Unglazed and flawed: The calming beauty of ceramics: Artist Bae Joo-hyun’s exhibit focuses on the humanity of her work
“I hope each person can stand deep in contemplation in front of each artwork and take enough time to enjoy a very private exhibition,” Bae said, explaining why she decided to bring the exhibit to the small gallery in the quiet neighborhood of Hyoja-dong.
To help visitors dive deep in their thoughts, Bae, a former opera singer, selected the Gregorian chant that plays on repeat in the gallery.
“I say that people should come to the gallery and enjoy the exhibition despite the coronavirus outbreak because I want people to take this opportunity to pause for a minute, and take time to look ahead to a bright future and also look back to the past to see how we got here. I believe my exhibit can act as a channel for people to engage in that process.”
In fact, Bae named the exhibit “Wonsi Garden” because wonsi has a double meaning: one is “to be farsighted” and the other is “primitive.”
Although the exhibit is small in size, Bae displays some 150 ceramic works amongst piles of soil. It may seem like Bae’s artworks are the ceramic pieces, but in fact, the artist says they are the materials she uses to “draw a figurative painting in a space.” In other words, the focus of the exhibit is not on individual ceramic pieces, but more on the installations that Bae has put together using pieces of ceramics.
Soil is another main material for Bae, as “it is the closest substance to mankind,” she said. Like the saying that man was formed from the dust of the ground and returns as a handful of dust after death, Bae believes ceramics made from soil clay are very similar to human beings. According to Bae, this is why the ceramic pieces in one section of the exhibit are all uneven, unglazed and even left cracked.
“I got more and more attracted to imperfect and rough pieces,” said Bae. “I guess that’s because I saw the resemblance of imperfect ceramics to human beings - myself, to be more exact. I also am an emotionally wounded person and I thought it was wrong and that I can only be ‘beautiful’ when I’m perfect. But everyone has scars, and it’s actually okay to reveal them, and if you’ve managed to heal those scars, perhaps you should show them rather than hide them. I think it makes you a lot more charming.”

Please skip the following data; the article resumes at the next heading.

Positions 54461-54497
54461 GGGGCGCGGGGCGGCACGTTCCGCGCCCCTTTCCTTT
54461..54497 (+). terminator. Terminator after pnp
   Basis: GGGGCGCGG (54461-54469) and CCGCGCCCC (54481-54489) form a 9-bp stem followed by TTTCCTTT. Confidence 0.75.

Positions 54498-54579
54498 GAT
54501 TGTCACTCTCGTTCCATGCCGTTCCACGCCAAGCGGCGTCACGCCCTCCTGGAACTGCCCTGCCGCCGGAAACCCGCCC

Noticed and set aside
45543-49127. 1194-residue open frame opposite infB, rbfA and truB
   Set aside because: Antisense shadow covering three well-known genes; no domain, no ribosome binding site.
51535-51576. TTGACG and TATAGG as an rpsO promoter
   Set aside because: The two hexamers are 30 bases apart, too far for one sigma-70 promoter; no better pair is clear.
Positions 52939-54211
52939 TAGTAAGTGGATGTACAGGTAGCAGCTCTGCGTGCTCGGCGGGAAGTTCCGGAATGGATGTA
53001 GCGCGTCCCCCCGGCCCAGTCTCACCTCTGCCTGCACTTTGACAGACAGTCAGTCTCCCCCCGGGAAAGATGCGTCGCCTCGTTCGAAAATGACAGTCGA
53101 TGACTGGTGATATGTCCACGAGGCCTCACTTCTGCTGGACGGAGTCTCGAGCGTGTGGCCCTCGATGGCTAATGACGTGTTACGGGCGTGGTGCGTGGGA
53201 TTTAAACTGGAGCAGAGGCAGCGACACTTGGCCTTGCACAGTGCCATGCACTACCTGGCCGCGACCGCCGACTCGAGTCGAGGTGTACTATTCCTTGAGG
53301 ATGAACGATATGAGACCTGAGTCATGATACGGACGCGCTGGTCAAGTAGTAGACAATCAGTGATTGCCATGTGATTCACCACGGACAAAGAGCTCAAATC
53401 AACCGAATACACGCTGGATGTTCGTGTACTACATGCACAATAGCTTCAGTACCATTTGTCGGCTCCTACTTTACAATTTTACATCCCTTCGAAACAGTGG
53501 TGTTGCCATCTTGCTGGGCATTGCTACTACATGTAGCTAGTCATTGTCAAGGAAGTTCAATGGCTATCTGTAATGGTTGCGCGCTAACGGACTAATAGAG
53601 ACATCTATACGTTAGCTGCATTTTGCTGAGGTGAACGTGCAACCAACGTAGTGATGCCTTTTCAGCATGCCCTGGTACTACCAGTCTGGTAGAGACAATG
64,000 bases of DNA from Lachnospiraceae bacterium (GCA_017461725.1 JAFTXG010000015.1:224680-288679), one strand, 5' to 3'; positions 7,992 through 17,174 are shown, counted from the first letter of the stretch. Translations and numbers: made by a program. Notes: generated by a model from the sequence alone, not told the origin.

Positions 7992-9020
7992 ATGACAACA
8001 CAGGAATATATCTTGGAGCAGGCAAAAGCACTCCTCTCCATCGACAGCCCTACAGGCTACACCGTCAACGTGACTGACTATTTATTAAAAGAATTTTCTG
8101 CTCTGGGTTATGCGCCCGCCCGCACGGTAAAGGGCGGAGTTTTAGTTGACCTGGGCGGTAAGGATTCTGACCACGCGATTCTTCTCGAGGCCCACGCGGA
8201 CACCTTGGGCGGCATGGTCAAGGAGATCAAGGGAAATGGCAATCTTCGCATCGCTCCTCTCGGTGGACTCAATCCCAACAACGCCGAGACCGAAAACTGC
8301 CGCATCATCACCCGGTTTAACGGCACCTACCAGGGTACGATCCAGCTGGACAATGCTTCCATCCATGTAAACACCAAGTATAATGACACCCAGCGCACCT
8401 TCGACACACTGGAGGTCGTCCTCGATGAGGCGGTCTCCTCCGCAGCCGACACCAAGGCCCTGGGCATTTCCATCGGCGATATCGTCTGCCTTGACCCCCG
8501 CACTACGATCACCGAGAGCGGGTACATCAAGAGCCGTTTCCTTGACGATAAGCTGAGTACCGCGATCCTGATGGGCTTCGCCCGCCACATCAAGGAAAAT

Using the kintsugi technique, through which one repairs broken pottery by mending it with lacquer mixed with powdered gold, Bae attempts to show that “beauty” - despite showing its flaws.
While making the ceramics in this section, Bae didn’t want to destroy imperfect ceramics that formed cracks while she was making them because destroying them meant creating waste. She also did not glaze them on purpose, since the process emits toxic gas while the ceramics get baked. Unglazed ceramics are fragile and rough, but other than that, Bae says there’s no problem in using them in daily life, even for tableware.
“We are used to glazed ceramics and I know they are shinier, more solid and convenient to use, but through this part of the exhibition, I want people to think about the benefits that come from things that are more natural,” said Bae. “And I believe there’s no other time like the present to take a moment and think about what has brought us to be in this situation and how we should overcome this for the future.”
The exhibit runs until March 29. The gallery is open from 1 p.m. to 7 p.m. and is closed on Tuesdays.
BY YIM SEUNG-HYE [firstname.lastname@example.org]
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